One of the signs of the post-literacy era is the emergence of a com
munication gap between people with a limited set of forms of literacy, which often complicates intercultural and intergenerational dialogue. This allows us to single out holistic media generations, the distinctive features of which are not only different generational media practices, often in mismatched media environments, but ... [Show full abstract] also different thematic vectors of interests, which generally characterize generational media subcultures.
Based on the author’s sociocultural concept of media generations and
the use of the Sketch Engine, a modern cloud tool for studying large text collections, arrays of frequency vocabulary of text media corpora were formed, thematic repertoires of media intentions focused on the typically “analogue” and typically “digital” media generations are revealed. The comparative analysis made it possible to identify the dominant vocabulary groups that we identify as markers of generations that complement the characteristics of generational media subcultures. The markers of the typically “analogue” media generation are the topics of family, person in work, state and power, history of the country,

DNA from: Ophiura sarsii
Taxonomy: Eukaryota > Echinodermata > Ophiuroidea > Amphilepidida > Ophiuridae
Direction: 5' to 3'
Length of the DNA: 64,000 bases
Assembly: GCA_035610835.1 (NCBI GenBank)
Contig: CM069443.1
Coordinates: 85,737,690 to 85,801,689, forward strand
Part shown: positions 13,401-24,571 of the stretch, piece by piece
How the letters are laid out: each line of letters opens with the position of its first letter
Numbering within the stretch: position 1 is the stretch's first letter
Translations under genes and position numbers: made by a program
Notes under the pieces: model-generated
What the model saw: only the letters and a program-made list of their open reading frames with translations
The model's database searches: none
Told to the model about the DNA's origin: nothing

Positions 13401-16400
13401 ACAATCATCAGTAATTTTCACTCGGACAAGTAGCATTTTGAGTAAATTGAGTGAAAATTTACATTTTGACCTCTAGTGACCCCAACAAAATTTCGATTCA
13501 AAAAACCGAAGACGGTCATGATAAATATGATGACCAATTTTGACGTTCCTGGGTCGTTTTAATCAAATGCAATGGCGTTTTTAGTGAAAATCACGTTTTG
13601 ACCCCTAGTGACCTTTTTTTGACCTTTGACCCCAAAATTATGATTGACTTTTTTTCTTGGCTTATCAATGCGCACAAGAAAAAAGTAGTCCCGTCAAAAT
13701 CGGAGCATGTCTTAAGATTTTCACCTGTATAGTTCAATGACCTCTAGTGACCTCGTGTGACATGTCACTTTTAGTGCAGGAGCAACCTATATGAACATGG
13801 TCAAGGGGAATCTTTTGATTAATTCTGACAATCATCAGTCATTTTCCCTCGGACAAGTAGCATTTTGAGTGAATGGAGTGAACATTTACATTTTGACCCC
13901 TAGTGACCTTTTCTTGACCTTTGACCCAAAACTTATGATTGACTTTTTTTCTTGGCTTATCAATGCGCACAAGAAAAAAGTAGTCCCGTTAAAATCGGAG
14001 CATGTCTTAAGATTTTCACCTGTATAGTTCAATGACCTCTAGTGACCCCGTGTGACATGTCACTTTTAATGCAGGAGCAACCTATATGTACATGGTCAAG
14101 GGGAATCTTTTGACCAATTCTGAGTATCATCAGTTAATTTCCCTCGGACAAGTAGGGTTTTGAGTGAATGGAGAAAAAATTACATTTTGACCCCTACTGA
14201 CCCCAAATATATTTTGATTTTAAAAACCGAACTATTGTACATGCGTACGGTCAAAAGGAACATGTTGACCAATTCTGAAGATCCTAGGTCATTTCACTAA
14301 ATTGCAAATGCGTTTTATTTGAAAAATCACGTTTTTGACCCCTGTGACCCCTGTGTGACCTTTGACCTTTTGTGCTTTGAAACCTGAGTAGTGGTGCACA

and the typically “digital” one is the topics of business, labor, state and public order, family, entertainment.